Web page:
Driving safety in stereo
Two cameras aim to detect motoring risks, writes Neil McDonald
AFRESH set of eyes is about to make driving a Subaru easier. Called Eyesight, the hi-tech safety system is being tested by Subaru Australia.
It is expected to be rolled out locally next year on high-end Liberty and Outback models.
Two cameras are mounted near the rear-view mirror.
‘‘The reason it’s called Eyesight is because the stereo cameras repli- cate human eyesight,’’ Subaru Australia technical services manager, Derek Ashby, says.
It is available in Liberty, Outback and Exiga models in Japan for about $1200.
The system requires clear weather to work properly. In rain or bright direct sunlight its performance is diminished.
Subaru has been testing a thirdgeneration version here for the past nine months to program local driving conditions into it.
Eyesight’s two digital cameras feed information into a microprocessor above the windscreen. It locks on to any vehicle in front and when used with the adaptive cruise control, will slow, stop or accelerate the car.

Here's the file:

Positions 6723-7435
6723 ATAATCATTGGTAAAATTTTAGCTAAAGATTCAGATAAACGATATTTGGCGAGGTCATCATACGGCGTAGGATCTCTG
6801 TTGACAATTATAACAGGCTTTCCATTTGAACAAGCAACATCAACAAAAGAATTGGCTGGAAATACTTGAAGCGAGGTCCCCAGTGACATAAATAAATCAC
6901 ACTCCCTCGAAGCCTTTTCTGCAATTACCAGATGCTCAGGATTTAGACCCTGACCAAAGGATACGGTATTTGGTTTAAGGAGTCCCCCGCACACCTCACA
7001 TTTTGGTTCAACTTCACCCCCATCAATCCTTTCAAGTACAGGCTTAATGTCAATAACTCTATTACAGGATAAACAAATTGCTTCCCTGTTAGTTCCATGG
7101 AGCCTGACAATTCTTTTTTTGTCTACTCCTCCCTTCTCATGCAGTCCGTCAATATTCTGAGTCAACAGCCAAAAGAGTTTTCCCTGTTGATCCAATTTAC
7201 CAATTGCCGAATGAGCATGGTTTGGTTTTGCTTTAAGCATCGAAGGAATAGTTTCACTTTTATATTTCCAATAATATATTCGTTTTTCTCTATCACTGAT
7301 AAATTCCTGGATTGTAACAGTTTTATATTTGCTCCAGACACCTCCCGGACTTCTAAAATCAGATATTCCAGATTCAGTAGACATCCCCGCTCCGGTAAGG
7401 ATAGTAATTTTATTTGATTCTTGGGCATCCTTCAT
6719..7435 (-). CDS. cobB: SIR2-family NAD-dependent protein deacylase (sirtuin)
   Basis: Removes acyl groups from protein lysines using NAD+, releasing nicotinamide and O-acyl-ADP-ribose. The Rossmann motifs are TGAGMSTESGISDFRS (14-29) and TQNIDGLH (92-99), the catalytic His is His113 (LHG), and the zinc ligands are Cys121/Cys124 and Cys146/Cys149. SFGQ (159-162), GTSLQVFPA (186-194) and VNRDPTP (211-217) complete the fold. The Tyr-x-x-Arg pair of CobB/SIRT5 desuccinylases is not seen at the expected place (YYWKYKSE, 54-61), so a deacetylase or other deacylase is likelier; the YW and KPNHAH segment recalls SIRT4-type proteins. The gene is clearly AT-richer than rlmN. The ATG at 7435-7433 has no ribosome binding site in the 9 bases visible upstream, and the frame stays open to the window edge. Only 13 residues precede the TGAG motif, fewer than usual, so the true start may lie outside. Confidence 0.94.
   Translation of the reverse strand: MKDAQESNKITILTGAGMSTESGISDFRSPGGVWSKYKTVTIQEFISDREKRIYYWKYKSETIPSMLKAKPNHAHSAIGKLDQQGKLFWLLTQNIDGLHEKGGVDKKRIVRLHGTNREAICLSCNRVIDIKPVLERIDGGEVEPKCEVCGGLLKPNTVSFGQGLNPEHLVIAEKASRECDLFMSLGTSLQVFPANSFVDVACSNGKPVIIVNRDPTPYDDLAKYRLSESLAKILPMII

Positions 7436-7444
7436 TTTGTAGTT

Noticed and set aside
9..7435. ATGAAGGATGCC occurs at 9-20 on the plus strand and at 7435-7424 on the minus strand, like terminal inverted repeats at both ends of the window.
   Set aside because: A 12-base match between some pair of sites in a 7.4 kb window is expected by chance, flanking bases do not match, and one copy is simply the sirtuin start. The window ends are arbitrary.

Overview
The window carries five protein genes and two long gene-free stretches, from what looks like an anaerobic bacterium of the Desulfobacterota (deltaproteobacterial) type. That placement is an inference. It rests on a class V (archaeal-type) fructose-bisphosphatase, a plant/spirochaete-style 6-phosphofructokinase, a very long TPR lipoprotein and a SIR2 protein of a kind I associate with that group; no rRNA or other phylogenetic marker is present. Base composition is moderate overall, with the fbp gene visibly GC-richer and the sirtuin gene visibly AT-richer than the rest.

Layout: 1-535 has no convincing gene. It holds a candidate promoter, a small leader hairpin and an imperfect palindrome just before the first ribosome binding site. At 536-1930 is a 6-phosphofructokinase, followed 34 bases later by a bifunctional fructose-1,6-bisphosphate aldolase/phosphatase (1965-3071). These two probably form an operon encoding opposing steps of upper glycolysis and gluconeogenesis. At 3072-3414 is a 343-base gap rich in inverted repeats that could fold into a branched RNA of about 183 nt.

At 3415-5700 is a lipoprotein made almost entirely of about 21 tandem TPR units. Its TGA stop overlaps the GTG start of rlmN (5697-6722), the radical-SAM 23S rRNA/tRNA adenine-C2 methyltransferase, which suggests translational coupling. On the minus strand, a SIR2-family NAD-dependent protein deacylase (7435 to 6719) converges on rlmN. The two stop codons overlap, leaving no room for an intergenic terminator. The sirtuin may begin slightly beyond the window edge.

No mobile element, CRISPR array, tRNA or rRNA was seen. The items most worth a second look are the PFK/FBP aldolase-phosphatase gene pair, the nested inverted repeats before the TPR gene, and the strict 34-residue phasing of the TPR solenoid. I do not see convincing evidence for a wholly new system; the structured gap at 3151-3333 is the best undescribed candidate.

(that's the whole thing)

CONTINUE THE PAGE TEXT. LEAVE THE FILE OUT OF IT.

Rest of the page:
It will also apply the brakes in stop-start traffic to prevent crashing into the back of other vehicles. Other functions include lanedeparture warning and sway warning. It will also stop a driver from accidentally driving into a car park wall if they accident hit the accelerator instead of the brake. Its inventors say it can also detect people and bikes.
The system will also beep at inattentive drivers to let them know the vehicle in front has moved away from traffic lights or an intersection.
A pre-crash function will brake the car to a complete stop below 30km/ h to avoid low-speed collisions.
Subaru also says it will also work at speeds above 30km/h and up to 50km/h with minimal damage.
Eyesight has been developed in conjunction with Hitachi.
Alert: cameras by the rear-view mirror enable Subaru’s Eyesight system towarn of dangers, including pedestrians, bikes and stopped.